But a way to use Trello that looks more elegant is to attach content with the Trello power-up feature. Power-ups are additional applications and features that integrate with Trello for increased performance. For example, the Google Drive Power-up will help your team share documents, images, and videos from Google Drive easily on Trello.
To activate the Trello power-up,
- Click Show Menu in the upper right corner of the screen.
- Select power-ups from the menu.
- Then choose from the list of power-ups you want to activate .
- Enable the power of Google Drive to attach content from a Google Doc right to the card.
*Note : You can only choose one power-up when using a free account; However, this should be sufficient if you are using the trello board only for blog content creation.
#4: Move Cards to a New List to See Progress
To progress content in your workflow, drag and drop cards from left to right across your board . For example, if the card represents completed content, drag it from the Articles being Written list to the Sent for Approval list .
When a card is moved to the Sent for Approval list, editors and authors can communicate with within the card itself. They can tell each other to request changes or updates to blog posts.
When the editor approves the article, moves the card to the Approved/Pending list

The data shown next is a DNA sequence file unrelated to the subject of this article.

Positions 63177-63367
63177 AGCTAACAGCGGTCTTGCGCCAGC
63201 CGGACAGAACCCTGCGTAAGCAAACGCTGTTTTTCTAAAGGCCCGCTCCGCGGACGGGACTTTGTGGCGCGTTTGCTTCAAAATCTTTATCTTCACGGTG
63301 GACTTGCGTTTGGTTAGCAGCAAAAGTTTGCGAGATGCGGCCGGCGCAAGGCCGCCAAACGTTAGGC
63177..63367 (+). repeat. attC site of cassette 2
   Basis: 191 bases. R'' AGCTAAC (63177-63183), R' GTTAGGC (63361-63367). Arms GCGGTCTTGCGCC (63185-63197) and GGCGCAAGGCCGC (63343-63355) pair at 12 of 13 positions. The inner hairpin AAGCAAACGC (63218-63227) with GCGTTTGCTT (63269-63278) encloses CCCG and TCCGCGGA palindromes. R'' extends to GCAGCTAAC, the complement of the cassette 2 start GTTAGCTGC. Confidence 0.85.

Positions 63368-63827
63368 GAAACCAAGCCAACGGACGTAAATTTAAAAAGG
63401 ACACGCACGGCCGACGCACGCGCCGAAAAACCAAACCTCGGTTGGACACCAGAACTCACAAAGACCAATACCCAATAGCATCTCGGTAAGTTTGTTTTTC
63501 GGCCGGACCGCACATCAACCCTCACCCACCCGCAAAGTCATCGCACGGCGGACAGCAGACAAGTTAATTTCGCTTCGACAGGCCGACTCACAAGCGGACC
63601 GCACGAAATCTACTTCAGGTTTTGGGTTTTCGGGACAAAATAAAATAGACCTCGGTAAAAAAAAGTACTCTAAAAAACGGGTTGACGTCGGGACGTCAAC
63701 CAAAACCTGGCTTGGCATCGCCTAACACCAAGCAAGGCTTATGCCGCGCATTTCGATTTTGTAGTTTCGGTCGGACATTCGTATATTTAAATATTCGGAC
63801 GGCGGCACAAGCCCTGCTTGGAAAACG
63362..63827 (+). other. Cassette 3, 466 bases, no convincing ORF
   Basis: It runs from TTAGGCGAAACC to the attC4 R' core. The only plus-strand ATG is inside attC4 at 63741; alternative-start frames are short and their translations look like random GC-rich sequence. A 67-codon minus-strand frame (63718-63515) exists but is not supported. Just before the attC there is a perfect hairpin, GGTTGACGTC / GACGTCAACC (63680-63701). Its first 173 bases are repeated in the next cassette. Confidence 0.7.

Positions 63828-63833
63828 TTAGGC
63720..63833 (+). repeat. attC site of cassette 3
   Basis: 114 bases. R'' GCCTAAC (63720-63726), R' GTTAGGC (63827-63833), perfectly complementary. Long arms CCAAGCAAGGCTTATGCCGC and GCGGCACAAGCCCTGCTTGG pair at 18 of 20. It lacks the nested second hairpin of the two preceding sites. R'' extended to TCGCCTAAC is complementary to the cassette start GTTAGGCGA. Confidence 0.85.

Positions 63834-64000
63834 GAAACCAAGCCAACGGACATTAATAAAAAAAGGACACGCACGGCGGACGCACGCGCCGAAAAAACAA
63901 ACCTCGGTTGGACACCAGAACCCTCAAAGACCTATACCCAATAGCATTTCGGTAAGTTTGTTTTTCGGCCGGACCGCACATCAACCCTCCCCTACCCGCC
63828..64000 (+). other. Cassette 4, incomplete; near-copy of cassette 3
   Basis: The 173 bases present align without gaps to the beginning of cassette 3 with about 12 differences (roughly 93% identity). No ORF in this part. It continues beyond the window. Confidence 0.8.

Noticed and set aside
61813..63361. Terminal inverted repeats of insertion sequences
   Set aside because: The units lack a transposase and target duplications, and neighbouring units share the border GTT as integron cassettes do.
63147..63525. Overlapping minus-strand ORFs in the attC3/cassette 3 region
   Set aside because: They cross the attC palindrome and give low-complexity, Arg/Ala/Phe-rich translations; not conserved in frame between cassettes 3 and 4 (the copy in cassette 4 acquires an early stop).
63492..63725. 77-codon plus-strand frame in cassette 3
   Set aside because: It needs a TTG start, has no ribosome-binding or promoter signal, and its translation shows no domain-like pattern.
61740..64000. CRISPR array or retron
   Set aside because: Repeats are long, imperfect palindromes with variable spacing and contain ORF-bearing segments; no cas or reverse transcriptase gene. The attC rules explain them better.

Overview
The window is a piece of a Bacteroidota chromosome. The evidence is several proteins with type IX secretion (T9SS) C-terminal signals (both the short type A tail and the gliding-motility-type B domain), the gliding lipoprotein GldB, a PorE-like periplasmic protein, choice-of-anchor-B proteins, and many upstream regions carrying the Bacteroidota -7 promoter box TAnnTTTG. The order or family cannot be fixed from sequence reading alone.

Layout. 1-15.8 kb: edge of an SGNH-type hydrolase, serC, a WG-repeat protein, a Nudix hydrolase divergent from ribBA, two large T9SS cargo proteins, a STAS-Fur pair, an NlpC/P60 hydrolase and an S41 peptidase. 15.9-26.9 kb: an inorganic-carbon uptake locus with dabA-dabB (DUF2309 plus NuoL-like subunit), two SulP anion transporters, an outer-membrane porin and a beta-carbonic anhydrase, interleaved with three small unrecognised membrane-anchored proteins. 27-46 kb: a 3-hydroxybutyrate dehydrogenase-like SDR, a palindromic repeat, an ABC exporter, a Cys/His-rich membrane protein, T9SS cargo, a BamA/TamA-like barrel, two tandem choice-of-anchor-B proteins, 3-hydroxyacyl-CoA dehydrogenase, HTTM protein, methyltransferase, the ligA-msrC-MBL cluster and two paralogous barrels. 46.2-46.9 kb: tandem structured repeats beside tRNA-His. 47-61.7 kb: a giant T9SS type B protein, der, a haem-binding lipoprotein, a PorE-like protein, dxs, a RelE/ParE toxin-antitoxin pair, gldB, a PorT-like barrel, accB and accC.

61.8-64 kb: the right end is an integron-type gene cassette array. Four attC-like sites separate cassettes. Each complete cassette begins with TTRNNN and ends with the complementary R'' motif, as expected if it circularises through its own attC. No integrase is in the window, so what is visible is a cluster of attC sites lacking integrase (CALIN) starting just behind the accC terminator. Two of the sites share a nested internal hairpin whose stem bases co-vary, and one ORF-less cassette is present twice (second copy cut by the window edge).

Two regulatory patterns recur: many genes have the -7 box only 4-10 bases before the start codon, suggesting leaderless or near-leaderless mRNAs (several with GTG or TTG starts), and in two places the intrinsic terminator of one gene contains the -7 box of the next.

Finally, when the article is published on the blog, you can move the card to the Publish list, as the last stop on your board!
#5: File Published Cards Regularly
The next way to use trello is to archive cards on the publish list regularly. This depends on how often you publish content on the blog (large blogs post articles several times a week, while smaller ones tend to post once a week or less often).
Your published list will eventually have lots of cards extending vertically
To clean up your board and make it clear what content is still being worked on and which has been published, archive cards of published blog posts. To do this, open a card from the published list and click Archive in the Actions section.
You will then see “This Card Is Archived” in the top left corner of the card.
After clicking Archive on the Trello card, you’ll see a message at the top of the screen confirming your action.
To access archived content, go to the menu on the right, select more, then click select Archived Items.
Trello is one of the best productivity tools available. Its growing popularity over the last few years is a testament to the great value it offers marketers.
If you manage a blog, Trello will help you track your blog workflow from brainstorming to publication. This tool also provides excellent features if you produce blog content with your team.
What do you think? Have you tried using Trello above to manage your blog content? Any tips on how to use other Trello? Please share with Indiaztech.com how to use trello in the comments below.